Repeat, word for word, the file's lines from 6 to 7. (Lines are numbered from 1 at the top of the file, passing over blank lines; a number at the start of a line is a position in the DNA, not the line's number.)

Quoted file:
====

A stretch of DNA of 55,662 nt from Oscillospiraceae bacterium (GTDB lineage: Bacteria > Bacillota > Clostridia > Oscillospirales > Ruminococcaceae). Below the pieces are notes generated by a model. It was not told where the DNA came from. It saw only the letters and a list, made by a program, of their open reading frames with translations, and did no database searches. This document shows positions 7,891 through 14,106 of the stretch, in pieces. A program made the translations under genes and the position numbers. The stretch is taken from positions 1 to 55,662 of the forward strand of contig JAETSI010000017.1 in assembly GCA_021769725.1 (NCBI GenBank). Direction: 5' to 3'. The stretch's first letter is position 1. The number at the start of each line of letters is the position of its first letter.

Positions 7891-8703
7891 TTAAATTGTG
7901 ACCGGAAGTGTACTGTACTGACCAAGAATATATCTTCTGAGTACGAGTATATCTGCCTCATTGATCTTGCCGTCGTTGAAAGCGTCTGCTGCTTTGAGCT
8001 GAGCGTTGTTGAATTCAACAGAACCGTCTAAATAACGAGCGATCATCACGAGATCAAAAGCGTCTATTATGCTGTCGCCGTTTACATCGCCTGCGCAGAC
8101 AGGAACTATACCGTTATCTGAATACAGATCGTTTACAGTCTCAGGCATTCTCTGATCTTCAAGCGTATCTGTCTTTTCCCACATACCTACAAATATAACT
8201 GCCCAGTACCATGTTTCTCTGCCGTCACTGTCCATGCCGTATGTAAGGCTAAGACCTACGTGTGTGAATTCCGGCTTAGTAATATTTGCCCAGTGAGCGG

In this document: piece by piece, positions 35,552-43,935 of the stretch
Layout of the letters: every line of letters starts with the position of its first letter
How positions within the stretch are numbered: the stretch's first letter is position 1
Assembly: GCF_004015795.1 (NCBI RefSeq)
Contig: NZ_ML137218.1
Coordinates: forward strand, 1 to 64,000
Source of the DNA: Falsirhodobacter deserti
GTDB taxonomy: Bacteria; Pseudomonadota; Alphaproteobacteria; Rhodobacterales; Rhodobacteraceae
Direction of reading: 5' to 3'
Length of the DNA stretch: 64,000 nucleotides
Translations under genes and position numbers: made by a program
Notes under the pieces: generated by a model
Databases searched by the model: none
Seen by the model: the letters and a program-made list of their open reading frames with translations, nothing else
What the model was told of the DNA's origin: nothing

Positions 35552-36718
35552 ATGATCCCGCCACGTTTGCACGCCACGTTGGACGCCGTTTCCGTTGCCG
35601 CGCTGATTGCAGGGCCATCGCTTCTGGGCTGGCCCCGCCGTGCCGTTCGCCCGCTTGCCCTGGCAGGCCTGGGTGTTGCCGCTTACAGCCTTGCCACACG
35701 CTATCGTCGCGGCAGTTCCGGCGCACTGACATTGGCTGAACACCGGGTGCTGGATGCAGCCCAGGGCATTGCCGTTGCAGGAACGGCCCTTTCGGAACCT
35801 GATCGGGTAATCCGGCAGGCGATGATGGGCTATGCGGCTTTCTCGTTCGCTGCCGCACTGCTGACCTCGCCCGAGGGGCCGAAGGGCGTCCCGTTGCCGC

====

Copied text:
8101 AGGAACTATACCGTTATCTGAATACAGATCGTTTACAGTCTCAGGCATTCTCTGATCTTCAAGCGTATCTGTCTTTTCCCACATACCTACAAATATAACT
8201 GCCCAGTACCATGTTTCTCTGCCGTCACTGTCCATGCCGTATGTAAGGCTAAGACCTACGTGTGTGAATTCCGGCTTAGTAATATTTGCCCAGTGAGCGG